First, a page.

CORONAVIRUS

Pressure mounts on Reynolds for tougher action

Governor says she's monitoring Eastern Iowa counties

Iowa Gov. Kim Reynolds gives an update on COVID-19 at the State Emergency Operations Center in Johnston, IA Wednesday, A
Iowa Gov. Kim Reynolds gives an update on COVID-19 at the State Emergency Operations Center in Johnston, IA Wednesday, April 1, 2020.

Gazette staff and wires

DES MOINES — As pressure mounts on Gov. Kim Reynolds to issue a shelter-at-home order like most other governors in the United States have done, she told a radio interviewer Thursday she might at some point issue such a directive for Eastern Iowa where cases are swelling in Linn, Johnson and Washington counties.

Reynolds, who told the radio interviewer she has not been tested for coronavirus because she has not had any of the symptoms, said she looks at data daily to determine whether a shelter-at-home order would be appropriate for regions of Iowa with higher positive test results.

“Right now maybe as we move into kind of our peak, we might see a region on the eastern side of the state or we might see a particular couple of counties or three that may hit that metric and if they do, then we have to look at additional things that we can do to help shut that down,” she told a WHO-AM talk show Thursday.

“And it’s not a crisis,” she added. “I think people thought, ‘Are you waiting until we’re in crisis before you make these decisions?’ No. This would be a decision that we would make to keep that curve flat and to be able to address it.”

Reynolds has argued that data shows an order requiring people to shelter at home except for essential purposes isn’t needed in Iowa. She has imposed other restrictions to slow the spread of the virus, and Thursday extended those.

State public health officials reported Thursday that there were 66 new cases in Iowa of COVID-19, the disease caused by the virus. That brought the state’s total to 614 cases and 11 deaths, including two more in Linn County.

One of the most outspoken critics of Iowa’s approach to fighting the outbreak has been Eli Perencevich, an epidemiologist and physician who oversees a group of researchers studying infection prevention at the University of Iowa and Iowa City’s VA Hospital.

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He has called on Reynolds to issue a shelter-at-home order, saying many Iowans aren’t getting the message.

“Many citizens are hearing that as if they don’t need to shelter at home and maybe only certain people do, like older people,” he said. “The messaging really needs to improve. Until all of us take this seriously it’s going to be a longer process for us to come out of our current social distancing interventions.”

Perencevich said the metrics used by the Iowa Department of Public Health to recommend stricter or relaxed social distancing interventions are inadequate.

The agency released a document Thursday that it previously had withheld from the public.

The document shows a point system based on the percentage of cases requiring hospitalization, the rate of cases over the last 14 days and number of outbreaks in long-term care centers.

The matrix hold that a shelter-at-home order is not needed until an area racks up 10 points.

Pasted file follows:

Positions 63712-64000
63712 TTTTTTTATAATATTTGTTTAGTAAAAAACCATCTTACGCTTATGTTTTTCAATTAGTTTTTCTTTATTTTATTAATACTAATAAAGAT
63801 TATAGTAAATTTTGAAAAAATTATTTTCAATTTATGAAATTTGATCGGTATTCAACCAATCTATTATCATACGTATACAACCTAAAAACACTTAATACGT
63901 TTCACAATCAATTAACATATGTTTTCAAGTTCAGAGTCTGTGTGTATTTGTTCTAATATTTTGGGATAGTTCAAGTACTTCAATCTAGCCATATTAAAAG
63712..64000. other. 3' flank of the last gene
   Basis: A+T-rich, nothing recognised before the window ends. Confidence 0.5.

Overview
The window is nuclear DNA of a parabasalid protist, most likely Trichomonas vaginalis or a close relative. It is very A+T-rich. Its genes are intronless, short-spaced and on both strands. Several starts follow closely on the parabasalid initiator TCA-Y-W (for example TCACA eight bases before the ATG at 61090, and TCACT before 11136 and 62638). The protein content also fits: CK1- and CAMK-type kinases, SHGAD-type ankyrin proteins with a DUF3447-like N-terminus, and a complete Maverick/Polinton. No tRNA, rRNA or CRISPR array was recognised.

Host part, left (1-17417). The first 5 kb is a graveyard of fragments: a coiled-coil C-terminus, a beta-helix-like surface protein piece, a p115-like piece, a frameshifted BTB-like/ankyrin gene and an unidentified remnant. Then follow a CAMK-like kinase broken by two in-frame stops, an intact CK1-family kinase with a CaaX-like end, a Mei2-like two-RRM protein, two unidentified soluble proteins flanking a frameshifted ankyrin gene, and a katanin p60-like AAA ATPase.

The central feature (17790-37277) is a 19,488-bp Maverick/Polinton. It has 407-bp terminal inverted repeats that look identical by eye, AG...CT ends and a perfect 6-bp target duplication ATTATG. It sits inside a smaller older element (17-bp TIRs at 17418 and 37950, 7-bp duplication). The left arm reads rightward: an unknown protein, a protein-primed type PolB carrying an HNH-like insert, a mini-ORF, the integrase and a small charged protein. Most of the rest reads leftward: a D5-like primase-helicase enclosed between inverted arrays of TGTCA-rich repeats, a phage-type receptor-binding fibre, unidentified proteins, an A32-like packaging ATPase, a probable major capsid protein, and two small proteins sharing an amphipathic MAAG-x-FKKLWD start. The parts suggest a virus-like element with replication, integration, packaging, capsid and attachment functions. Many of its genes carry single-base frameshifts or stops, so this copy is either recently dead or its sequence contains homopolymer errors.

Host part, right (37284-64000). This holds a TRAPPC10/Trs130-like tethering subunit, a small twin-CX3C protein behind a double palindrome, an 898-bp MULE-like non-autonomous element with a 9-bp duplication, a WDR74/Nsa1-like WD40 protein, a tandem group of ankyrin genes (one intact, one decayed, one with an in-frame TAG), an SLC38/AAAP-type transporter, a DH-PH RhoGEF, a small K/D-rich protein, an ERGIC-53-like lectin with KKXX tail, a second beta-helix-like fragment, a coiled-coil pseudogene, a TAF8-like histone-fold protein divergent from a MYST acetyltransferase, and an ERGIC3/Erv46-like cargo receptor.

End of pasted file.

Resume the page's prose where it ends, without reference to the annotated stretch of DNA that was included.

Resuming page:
A separate map shows Iowa divided into six regions. On it, large swaths of Eastern Iowa including Cedar Rapids, Iowa City, Waterloo and Davenport are marked as having seven points — the most in the state.

Northwestern Iowa, including Sioux City, in contrast shows the lowest tally — five points.

“By the time you are waiting for specific disease metrics that are not targeting exponential spread, you are many weeks behind the virus,” Perencevich argued. “You are intervening too late.”

Governors in more than three dozen states have issued statewide shelter-at-home orders.

Reynolds addressed the criticism Thursday by saying her orders have been done incrementally based on what the data was telling her.

She said Iowa’s actions have not been much different from those of states that have shelter-at-home orders.

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“My challenge I guess to the individuals out there that think I haven’t done enough, I would ask them to go and take a look at other states and recommendations that they’ve put in their stay-at-home — I don’t care what you call it — I’m basing it on data,” she said.

Reynolds extended school and business closures through April 30 and Republican legislative leaders quickly followed her lead by saying lawmakers will not return until after that date.

“We have additional things that we’re looking at that we may need to ramp up if the numbers and the data drive us to do that,” Reynolds said at her new conference.

Democratic legislative leaders joined the call for Reynolds to issue a statewide stay-at-home order. In a letter released Thursday, state Sen. Janet Petersen and state Rep. Todd Prichard said such an order would send a clearer message about the serious nature of the pandemic.

Democratic U.S. Reps. Abby Finkenauer and Cindy Axne of Iowa said they also have sent Reynolds letters calling on her to issue such an order.

For most people, COVID-19 causes mild or moderate symptoms, such as fever and cough that clear up in two to three weeks. Older adults and people with existing health problems are among those particularly susceptible to more severe illness, including pneumonia.

The Associated Press and Rod Boshart from The Gazette contributed to this report.

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